Journey of the Universe is an award-winning one hour documentary film and education project produced by Mary Evelyn Tucker and John Grim from Yale University. Uniting cosmology, astronomy, astrobiology and evolutionary theory, It narrates the story of the universe from the Big Bang to the present day in a visual, poetic and evocative manner. The film seeks to give the viewer a sense of wonder at the cosmic history that has enabled life on earth to develop, and a sense of responsibility toward all forms of life in the face of environmental devastation and climate change. The film will be shown in the IB auditorium on Thursday October 10, starting at 7pm, and there will be a Q and A with the film-makers afterwards.
Preceding the film will be the first world-premiere mass participation artproject at DKU. Designed by student researchers in the Planetary Ethics and Artificial Intelligence Lab (PETAL) of the Humanities Research Center, and led by DKU sophomores Rudy Lu and Ryan Trombly, the art work will trace seven stages of the story of the universe, from the Big Bang to the present day, in the form of the constellation of the Big Dipper mapped out on the inner campus of DKU.
For this art project to occur, we need approximately two hundred DKU students, with their phone or other flashlights to process through the campus of DKU from the Student Residence Hall, via the Water Pavilion and the Conference Center to the Innovation Building. The phone-light procession will symbolize the unity of the DKU community with the guiding presence of the Big Dipper and with the 14 billion years of cosmic evolution that have brought us together to this place. The art project will be filmed by eight cameras and a drone that will capture the formation of the Big Dipper constellation on the DKU campus.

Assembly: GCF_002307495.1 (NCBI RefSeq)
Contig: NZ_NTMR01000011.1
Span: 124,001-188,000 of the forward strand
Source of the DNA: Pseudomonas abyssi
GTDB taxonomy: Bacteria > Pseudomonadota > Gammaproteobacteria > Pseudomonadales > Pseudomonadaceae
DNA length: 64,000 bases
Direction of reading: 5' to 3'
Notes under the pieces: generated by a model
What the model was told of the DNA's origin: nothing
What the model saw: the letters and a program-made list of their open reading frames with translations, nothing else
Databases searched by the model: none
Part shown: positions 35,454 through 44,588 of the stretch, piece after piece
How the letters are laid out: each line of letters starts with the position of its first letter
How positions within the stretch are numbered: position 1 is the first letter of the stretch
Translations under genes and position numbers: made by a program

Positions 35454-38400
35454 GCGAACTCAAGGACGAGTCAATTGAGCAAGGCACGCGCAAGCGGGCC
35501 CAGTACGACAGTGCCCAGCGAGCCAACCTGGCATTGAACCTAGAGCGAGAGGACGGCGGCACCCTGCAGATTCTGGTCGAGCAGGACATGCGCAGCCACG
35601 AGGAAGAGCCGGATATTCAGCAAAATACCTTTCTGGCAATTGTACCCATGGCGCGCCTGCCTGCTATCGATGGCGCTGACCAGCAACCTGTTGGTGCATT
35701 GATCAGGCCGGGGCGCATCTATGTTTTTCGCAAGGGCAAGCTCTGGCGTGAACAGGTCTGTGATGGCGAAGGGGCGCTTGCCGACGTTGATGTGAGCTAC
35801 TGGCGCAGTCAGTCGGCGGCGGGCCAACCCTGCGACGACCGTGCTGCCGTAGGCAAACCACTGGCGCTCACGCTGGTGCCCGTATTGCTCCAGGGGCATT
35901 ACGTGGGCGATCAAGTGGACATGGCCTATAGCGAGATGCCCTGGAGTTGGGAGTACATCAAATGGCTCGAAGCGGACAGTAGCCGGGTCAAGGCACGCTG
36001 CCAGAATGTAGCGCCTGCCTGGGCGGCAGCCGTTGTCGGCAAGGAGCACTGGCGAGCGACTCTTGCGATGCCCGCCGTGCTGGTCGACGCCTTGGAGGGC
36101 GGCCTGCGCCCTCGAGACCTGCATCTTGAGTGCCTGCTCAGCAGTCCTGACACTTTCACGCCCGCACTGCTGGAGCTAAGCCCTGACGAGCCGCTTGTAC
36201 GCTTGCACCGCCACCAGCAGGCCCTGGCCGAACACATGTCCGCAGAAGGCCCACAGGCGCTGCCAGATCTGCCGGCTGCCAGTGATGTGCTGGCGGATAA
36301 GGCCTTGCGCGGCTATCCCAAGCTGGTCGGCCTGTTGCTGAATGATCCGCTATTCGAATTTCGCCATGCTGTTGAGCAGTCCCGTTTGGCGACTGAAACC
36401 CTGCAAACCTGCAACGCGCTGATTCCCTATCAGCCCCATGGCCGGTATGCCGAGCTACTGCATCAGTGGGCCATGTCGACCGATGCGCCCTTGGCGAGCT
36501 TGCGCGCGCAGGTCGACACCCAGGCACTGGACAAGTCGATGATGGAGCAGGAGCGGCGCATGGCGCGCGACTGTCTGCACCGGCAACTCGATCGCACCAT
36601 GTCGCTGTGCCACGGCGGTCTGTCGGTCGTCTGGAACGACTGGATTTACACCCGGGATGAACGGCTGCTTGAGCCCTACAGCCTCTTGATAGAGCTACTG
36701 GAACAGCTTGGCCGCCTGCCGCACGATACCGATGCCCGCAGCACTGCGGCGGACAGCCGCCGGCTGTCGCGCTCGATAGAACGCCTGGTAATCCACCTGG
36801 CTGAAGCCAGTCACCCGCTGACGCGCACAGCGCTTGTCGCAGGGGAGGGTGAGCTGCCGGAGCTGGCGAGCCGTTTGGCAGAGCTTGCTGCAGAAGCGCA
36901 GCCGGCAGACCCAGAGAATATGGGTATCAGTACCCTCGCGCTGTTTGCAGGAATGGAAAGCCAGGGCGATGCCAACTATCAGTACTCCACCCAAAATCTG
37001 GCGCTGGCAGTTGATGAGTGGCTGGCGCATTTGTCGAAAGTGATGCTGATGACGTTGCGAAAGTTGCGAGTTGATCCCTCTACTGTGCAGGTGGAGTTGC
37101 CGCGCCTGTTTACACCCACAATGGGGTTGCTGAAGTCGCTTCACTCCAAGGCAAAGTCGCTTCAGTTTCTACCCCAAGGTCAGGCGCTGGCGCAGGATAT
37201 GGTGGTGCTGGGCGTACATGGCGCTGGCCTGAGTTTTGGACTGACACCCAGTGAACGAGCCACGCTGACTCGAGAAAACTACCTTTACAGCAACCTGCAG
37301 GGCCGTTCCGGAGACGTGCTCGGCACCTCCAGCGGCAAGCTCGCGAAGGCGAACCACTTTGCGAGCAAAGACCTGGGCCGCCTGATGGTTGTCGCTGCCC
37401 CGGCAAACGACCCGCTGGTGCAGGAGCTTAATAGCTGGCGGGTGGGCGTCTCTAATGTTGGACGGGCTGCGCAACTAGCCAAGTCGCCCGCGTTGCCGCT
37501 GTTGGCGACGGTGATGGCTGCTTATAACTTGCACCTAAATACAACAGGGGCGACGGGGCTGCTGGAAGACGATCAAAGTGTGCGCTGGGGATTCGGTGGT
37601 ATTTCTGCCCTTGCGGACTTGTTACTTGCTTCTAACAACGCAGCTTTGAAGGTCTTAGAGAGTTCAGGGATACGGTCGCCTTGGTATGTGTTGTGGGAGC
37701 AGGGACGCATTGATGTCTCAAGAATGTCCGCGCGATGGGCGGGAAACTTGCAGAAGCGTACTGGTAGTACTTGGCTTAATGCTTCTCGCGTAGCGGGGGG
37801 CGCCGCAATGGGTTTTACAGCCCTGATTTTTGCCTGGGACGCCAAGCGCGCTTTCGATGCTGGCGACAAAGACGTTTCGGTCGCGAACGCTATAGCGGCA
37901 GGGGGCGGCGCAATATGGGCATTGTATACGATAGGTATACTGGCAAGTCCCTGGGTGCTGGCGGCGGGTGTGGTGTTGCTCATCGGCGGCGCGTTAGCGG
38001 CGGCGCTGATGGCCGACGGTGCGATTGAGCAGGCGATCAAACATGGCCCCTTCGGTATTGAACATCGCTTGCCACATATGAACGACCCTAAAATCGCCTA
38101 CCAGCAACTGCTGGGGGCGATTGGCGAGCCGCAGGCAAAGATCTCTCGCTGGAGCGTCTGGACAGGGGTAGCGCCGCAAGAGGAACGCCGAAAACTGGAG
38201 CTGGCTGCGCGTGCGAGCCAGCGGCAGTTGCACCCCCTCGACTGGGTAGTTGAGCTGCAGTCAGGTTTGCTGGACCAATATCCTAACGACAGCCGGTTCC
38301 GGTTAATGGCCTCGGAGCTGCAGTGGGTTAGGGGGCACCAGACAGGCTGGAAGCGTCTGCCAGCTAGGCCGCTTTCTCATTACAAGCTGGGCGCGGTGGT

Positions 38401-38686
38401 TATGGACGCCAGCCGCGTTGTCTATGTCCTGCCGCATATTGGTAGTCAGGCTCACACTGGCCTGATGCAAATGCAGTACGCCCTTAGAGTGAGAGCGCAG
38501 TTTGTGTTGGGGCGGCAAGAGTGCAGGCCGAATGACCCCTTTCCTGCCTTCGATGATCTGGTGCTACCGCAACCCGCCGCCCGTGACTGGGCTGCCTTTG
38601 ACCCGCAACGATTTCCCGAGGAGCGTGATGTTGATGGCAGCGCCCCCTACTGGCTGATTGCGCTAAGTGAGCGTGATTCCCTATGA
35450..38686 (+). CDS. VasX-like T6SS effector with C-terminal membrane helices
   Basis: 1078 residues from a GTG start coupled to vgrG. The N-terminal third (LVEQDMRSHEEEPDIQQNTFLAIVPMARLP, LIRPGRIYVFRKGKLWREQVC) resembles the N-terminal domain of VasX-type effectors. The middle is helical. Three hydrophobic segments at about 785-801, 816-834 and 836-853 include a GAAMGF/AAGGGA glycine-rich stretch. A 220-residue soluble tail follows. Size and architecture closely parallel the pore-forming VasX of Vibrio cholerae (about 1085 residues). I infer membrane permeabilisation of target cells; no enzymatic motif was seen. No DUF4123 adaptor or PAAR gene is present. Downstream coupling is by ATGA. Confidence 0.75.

The Big Dipper, known in Chinese as the seven stars of the northern dipper (Beidou qixing 北斗七星) has great significance in Chinese culture and science. Beidou points towards Polaris, the northern point around which the heavens were thought to rotate. In Chinese mythology, the personification of the dipper is known as Doumu 斗姆, or Mother of the Dipper, an important goddess in Daoist religion. In modern China, Beidou is the name of the Chinese GPS system that was the life’s work of former DKU Chancellor Liu Jingnan. Through history, culture, mythology and science Beidou continues to provide orientation and meaning for human beings within a universe of immense possibility.
To participate in the art project, register online, and bring your phone or other flashlight to the student residence halls at 615pm on Thursday, October 10.
The Kunshan Digital Humanities Archive (KDH) is a pilot project for the Humanities Research Center’s Computing in Arts and Humanities (CAH) Initiative. The pilot project, and the initiative as a whole, aim to foster the integration of computing, data, humanities and arts.
CAH Project Leaders
Kunshan Digital Humanities Archive Pilot Project
The pilot project has three elements:
Recruit students to create original artworks in any medium in and and around Kunshan in Fall 2019
Develop a database index for an archive of artworks and other media related to Kunshan
Curate an exhibition of student artworks to be held in Spring 2020
To foster talent and creativity in the arts, the project will also bring artists to campus to give workshops to students, and provide funding for students to create artworks and engage with local artists and galleries in and around Kunshan.
At present we are recruiting students to create artworks in and around Kunshan, to be completed by January 2020.
During the second weekend of the fall semester, DKU welcomed its first drawing workshop and it turned out to be a huge leap towards the growth of Arts and Humanities o n our campus. The Spanish visual artist Edén Barrena is invited to instruct this three-days’ drawing workshop. She is fully experienced in interpreting the world around us and able to transmit the message she perceived to the audiences through various media forms. This drawing workshop aimes to help students do their research profile by integrating the creative practice. Through working with Edén , students were given abundant chances to explore arts and themselves and they start to develope a new spectrum for communication: talking through arts. Continue reading “Drawing Workshop With Edén Barrena”
The Humanities Research Center (HRC) is soliciting proposals from faculty interested in hosting a humanities lab. Each lab will receive funding of up to $20,000 per year, to fund activities relevant to the lab’s theme. The labs will start in January 2020. Each lab will initially be funded for one year, with a possible renewal for a second or third year. Continue reading “Call for Proposals: Humanities Labs at Duke Kunshan University”